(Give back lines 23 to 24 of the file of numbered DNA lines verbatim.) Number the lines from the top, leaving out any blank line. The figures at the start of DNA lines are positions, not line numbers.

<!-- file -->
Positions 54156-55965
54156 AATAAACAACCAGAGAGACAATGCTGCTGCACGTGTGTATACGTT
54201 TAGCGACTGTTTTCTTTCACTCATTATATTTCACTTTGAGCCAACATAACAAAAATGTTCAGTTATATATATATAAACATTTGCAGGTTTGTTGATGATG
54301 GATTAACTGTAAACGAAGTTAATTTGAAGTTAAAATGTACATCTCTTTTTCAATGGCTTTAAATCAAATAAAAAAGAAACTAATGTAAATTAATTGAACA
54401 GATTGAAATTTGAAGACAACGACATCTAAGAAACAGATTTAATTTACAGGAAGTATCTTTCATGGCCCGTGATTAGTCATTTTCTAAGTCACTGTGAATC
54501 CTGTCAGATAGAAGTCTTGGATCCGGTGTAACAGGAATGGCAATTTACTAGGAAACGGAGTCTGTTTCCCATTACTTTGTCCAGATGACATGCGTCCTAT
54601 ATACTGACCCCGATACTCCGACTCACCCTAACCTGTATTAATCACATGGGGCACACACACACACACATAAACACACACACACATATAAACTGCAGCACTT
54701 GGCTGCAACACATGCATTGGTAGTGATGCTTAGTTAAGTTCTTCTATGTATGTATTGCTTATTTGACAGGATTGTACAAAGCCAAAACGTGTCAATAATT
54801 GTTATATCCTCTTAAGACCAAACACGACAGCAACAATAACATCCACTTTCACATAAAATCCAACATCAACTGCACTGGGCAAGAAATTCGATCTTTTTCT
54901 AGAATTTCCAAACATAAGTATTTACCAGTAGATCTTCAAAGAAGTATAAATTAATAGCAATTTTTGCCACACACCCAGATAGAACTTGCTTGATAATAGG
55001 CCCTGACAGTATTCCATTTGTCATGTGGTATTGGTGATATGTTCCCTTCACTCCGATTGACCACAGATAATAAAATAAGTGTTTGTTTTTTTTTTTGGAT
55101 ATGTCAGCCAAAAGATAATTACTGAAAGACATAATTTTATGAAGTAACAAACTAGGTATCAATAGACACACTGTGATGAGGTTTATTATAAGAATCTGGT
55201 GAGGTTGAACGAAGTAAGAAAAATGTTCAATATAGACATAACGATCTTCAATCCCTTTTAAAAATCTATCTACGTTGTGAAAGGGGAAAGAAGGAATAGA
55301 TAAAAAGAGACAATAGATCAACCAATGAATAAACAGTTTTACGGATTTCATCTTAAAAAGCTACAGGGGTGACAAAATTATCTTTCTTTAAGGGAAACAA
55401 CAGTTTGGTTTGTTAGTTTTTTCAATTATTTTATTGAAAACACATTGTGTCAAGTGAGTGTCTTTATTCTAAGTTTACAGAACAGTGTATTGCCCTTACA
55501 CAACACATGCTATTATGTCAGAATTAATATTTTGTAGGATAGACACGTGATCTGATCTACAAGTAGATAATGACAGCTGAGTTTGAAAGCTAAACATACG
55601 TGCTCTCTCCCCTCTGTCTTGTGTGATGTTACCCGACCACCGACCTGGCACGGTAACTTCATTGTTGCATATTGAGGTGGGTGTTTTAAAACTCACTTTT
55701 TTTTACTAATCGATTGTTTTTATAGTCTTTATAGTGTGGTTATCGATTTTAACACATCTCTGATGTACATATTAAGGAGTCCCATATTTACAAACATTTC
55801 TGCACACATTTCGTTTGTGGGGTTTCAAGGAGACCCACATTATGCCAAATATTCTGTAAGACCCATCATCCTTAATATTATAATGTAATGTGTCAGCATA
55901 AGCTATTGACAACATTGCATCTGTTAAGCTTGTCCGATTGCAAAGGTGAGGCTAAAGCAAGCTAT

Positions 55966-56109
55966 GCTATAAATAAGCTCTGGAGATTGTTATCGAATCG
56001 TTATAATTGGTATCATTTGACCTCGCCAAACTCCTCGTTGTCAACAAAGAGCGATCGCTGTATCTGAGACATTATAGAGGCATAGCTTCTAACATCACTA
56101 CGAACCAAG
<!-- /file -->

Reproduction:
56001 TTATAATTGGTATCATTTGACCTCGCCAAACTCCTCGTTGTCAACAAAGAGCGATCGCTGTATCTGAGACATTATAGAGGCATAGCTTCTAACATCACTA
56101 CGAACCAAG